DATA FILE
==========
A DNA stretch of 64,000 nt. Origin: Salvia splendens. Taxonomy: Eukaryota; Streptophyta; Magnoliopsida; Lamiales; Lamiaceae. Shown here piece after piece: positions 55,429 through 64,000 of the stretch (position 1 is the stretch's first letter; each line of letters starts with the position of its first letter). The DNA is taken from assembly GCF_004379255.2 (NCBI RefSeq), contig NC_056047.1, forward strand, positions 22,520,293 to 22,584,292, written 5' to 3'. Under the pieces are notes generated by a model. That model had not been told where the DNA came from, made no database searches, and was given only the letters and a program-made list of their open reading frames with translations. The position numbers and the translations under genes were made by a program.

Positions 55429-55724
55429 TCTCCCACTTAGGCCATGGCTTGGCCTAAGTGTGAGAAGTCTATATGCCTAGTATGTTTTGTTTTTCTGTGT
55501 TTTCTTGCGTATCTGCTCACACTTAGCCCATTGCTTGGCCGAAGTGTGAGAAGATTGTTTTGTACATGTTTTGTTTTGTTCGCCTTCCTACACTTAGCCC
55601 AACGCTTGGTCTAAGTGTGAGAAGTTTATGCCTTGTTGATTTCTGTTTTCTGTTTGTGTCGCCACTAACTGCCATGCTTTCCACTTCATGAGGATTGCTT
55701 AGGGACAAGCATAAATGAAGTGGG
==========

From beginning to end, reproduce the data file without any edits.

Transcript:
A DNA stretch of 64,000 nt. Origin: Salvia splendens. Taxonomy: Eukaryota; Streptophyta; Magnoliopsida; Lamiales; Lamiaceae. Shown here piece after piece: positions 55,429 through 64,000 of the stretch (position 1 is the stretch's first letter; each line of letters starts with the position of its first letter). The DNA is taken from assembly GCF_004379255.2 (NCBI RefSeq), contig NC_056047.1, forward strand, positions 22,520,293 to 22,584,292, written 5' to 3'. Under the pieces are notes generated by a model. That model had not been told where the DNA came from, made no database searches, and was given only the letters and a program-made list of their open reading frames with translations. The position numbers and the translations under genes were made by a program.

Positions 55429-55724
55429 TCTCCCACTTAGGCCATGGCTTGGCCTAAGTGTGAGAAGTCTATATGCCTAGTATGTTTTGTTTTTCTGTGT
55501 TTTCTTGCGTATCTGCTCACACTTAGCCCATTGCTTGGCCGAAGTGTGAGAAGATTGTTTTGTACATGTTTTGTTTTGTTCGCCTTCCTACACTTAGCCC
55601 AACGCTTGGTCTAAGTGTGAGAAGTTTATGCCTTGTTGATTTCTGTTTTCTGTTTGTGTCGCCACTAACTGCCATGCTTTCCACTTCATGAGGATTGCTT
55701 AGGGACAAGCATAAATGAAGTGGG